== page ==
climate-aware, trade-driven, food security-enhancing
agro-processing for East Africa

Sectors for the Future: Can Agro-Processing and Trade Feed East Africa Despite Climate Change?

This regional meeting reviewed recent policy research on how agro-processing can become more climate-aware, trade-driven and food security enhancing in East Africa through more coherent policies. Spotlight was on key promising sectors, and how to best leverage current multilateral trade and climate negotiations for boosting agro-processing. High-level officials, experts and agro-entrepreneurs from all corners of East Africa helped identify necessary policy actions to be pursued over the next three years.

Kampala, Uganda

Gathered in the Ugandan capital city until today, high-level officials, experts and agro-entrepreneurs from all corners of East Africa considered policy options for making agro-processing in the region more climate-aware, trade-driven and food security enhancing. The regional meeting, jointly organised by CUTS International and SEATINI, helped identify necessary policy actions to be pursued over the next three years under the regional project “Promoting Agriculture, Climate and Trade Linkages in the East African Community – Phase 2” (PACT EAC2).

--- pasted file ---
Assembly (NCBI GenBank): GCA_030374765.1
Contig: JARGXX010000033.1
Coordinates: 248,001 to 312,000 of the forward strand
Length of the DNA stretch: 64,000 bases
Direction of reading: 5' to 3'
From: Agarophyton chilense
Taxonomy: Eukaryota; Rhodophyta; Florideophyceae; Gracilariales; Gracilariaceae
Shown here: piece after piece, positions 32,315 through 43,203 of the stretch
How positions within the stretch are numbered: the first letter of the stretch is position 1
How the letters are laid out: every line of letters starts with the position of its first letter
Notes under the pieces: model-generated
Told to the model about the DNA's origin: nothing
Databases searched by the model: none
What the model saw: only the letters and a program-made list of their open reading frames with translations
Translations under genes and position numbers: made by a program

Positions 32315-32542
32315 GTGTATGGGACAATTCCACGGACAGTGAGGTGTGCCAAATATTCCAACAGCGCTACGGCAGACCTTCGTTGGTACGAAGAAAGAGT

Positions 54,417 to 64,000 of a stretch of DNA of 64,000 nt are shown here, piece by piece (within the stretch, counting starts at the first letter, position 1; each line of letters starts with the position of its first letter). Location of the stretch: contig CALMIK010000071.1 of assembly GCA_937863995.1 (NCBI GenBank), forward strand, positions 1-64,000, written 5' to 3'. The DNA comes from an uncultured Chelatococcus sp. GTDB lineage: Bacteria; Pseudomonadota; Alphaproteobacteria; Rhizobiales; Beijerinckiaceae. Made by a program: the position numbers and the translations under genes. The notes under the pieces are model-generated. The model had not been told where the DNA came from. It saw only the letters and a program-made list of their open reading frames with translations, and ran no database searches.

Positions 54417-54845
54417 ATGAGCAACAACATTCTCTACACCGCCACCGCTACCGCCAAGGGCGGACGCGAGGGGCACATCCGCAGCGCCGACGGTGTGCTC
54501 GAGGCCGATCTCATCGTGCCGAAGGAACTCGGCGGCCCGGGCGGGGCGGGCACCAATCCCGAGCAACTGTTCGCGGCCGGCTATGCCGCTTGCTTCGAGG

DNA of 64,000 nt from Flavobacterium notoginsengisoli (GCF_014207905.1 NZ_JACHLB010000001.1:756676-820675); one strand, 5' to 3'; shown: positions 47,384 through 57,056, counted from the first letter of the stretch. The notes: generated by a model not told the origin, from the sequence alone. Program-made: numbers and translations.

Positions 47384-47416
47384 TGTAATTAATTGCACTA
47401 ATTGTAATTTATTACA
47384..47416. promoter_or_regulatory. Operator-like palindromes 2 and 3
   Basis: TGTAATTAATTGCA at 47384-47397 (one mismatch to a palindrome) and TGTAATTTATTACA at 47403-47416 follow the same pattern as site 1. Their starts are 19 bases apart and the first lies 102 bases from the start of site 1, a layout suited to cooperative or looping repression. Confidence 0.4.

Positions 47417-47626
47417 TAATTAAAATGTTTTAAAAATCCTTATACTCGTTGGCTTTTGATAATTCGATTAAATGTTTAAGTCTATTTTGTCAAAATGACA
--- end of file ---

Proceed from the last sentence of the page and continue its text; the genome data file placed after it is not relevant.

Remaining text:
Achieving greater policy coherence

“We meet today to learn how the PACT EAC2 project can help to achieve positive climate- food security- trade linkages in agro-processing sectors, and how to best leverage current trade and climate negotiations at the multilateral level,” said yesterday Hon. Werikhe Kafabusa, the Ugandan Minister of State for Trade.

According to him, “Climate change and its detrimental impacts are an undeniable reality we face in the EAC, affecting productivity and trade competitiveness across many sectors.” He was joined by Hon. Jesca Eriyo, Deputy Secretary-General for Productive and Social Sectors of the East African Community, who emphasised the need for creating capacities in agro-processing to create jobs, add value to East African products, and reduce post-harvest losses. Indeed, the Private Sector Foundation Uganda estimates that almost 65% of agricultural production is lost post-harvest.